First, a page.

West Baltimore’s St. Peter the Apostle Catholic Church (below) had an active Holy Name Society. Their efforts towards clean living, purity of speech and of thought were not their only emphasis, as they invited Representative James Mead of New York to address their gathering at the School Hall in January, 1921.
Money was raised that evening towards Irish relief, and Rep. Mead (pictured) spoke of the resistance towards Irish home rule by the moneyed British aristocracy. Their utilization of the notorious Black and Tans in the cities and countryside of Ireland had caused a great deal of destruction, and those recovering from such violence needed the generous efforts of Americans to be restored to a measure of normalcy.
Baltimore had its own chapter of the American Committee for Relief in Ireland. This group asserted that they were not established to be “anti-English”, but rather raised funds for food, medicine and clothing that was to be distributed in a non-sectarian basis, in cooperation with the Society of Friends. The chapter had an initial quota of $150,000, and was very active in their efforts in June, 1921. They gathered at Calvert Hall College High School to begin a canvassing campaign. Among their leaders was Father Bernard McNamara of St. Martin of Tours Catholic Church. He was a fervent advocate of Irish freedom and led West Baltimore’s largest Irish parish.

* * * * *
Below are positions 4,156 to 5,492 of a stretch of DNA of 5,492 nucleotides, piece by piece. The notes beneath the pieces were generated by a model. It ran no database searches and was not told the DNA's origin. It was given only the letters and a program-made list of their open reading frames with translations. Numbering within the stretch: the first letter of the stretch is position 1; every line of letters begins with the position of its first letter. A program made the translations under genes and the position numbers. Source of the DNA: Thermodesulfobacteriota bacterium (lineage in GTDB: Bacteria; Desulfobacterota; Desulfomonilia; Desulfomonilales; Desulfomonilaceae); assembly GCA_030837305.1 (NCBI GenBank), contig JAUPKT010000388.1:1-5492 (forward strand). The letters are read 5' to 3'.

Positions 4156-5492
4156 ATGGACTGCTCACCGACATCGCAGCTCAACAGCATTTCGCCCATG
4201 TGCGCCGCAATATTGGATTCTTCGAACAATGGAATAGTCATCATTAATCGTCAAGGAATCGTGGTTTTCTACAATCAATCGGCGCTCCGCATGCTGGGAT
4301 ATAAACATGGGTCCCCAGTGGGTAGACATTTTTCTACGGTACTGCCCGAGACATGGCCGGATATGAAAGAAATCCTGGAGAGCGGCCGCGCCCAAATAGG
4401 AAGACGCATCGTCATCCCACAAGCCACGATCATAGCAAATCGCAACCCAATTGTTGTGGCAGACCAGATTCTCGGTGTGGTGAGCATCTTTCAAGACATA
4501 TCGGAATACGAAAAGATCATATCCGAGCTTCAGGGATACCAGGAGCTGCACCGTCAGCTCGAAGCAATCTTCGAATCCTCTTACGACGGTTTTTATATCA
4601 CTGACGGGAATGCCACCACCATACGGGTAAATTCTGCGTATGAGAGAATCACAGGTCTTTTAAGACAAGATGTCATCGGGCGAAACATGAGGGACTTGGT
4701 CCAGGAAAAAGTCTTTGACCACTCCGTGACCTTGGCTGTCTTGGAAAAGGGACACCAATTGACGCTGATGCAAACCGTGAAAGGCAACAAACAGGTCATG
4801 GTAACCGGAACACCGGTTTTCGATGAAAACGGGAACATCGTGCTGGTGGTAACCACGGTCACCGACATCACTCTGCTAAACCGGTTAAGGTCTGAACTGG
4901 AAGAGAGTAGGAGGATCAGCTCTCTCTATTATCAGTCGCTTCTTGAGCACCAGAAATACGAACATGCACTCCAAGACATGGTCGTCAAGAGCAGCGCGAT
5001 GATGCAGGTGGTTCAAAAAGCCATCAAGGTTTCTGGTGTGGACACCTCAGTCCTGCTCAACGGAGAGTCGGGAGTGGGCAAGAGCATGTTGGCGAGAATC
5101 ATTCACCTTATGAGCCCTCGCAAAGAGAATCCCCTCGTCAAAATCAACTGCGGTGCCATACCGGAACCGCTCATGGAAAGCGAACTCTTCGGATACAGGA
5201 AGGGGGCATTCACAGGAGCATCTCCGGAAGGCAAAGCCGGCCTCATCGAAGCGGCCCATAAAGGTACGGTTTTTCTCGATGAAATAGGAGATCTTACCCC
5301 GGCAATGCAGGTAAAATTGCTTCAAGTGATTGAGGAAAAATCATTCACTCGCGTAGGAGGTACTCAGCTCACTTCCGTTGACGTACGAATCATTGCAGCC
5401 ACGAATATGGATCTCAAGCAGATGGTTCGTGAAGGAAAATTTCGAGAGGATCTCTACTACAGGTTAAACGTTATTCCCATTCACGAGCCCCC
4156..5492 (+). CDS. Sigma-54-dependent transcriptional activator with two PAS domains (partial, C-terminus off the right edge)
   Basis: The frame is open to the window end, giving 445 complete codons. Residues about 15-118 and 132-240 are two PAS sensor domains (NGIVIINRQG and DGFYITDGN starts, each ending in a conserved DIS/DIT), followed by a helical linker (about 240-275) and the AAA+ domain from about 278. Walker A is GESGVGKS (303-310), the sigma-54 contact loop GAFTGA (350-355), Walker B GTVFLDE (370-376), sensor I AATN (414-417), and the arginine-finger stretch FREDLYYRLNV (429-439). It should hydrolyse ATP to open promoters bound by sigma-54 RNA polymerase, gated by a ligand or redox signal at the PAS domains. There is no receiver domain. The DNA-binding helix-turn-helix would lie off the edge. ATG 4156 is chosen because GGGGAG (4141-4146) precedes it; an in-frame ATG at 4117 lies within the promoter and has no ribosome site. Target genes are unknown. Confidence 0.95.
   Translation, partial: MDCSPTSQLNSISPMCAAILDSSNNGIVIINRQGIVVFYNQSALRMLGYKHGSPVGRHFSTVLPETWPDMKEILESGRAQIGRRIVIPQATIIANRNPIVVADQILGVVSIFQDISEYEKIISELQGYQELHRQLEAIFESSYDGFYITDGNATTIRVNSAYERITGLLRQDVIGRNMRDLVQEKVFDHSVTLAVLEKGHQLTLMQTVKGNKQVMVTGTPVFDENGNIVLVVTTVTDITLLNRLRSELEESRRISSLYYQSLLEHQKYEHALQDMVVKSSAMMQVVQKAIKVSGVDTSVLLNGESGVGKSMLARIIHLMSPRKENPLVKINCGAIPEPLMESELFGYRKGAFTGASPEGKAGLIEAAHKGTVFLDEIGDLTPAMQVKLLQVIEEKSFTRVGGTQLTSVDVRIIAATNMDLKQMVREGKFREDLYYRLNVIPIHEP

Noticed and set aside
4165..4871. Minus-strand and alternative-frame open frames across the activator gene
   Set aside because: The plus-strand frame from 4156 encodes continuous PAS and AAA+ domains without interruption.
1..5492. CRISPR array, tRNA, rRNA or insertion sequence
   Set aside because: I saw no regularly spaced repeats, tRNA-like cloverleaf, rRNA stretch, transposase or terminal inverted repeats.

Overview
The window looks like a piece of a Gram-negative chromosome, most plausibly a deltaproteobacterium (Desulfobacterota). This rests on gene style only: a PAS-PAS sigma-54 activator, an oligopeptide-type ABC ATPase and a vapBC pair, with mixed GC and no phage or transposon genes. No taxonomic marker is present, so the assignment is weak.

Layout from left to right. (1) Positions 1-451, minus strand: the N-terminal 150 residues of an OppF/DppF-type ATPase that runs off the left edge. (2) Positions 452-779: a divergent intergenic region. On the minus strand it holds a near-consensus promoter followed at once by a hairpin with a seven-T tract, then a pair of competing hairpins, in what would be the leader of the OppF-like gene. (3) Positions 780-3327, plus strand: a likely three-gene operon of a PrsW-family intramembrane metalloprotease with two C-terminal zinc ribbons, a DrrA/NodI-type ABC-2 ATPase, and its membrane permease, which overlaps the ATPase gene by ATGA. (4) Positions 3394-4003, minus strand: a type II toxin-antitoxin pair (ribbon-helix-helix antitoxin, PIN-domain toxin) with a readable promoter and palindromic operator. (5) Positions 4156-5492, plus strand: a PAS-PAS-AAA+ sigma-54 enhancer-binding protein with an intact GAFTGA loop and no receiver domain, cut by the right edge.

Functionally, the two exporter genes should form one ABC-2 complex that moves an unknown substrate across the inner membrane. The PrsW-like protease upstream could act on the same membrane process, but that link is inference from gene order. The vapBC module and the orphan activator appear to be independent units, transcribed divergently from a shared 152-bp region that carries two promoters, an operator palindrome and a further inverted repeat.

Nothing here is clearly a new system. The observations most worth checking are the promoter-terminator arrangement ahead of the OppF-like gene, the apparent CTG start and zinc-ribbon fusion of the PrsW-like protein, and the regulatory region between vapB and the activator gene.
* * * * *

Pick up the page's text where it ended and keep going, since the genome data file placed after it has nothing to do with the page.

Bishop Owen Corrigan ordered special collections in all Catholic Churches, and Archbishop Curley supported the Irish Relief campaign. Leadership and efforts were not only provided by clergy, but community members utilized several methods to raise money for Irish relief, including movie/film events and Chesapeake Bay excursions via steamboat.
These were dramatically overshadowed however by a massive boxing event held at Oriole Park. Jack Dunn, owner of the facility offered the use of the sports facility gratis, and a card of boxers was planned that showcased local talent and some fighters from out-of-town.
The card of boxers included several Irish locals, including George Henry “KO” Chaney (pictured below), son of Catherine Reilly Cummings, an oyster shucker in the Fell’s Point area during her early days. She was a native of County Cavan, Ireland. Local bantamweight Kid Williams, a talented boxer himself, joined the card of fighters as well.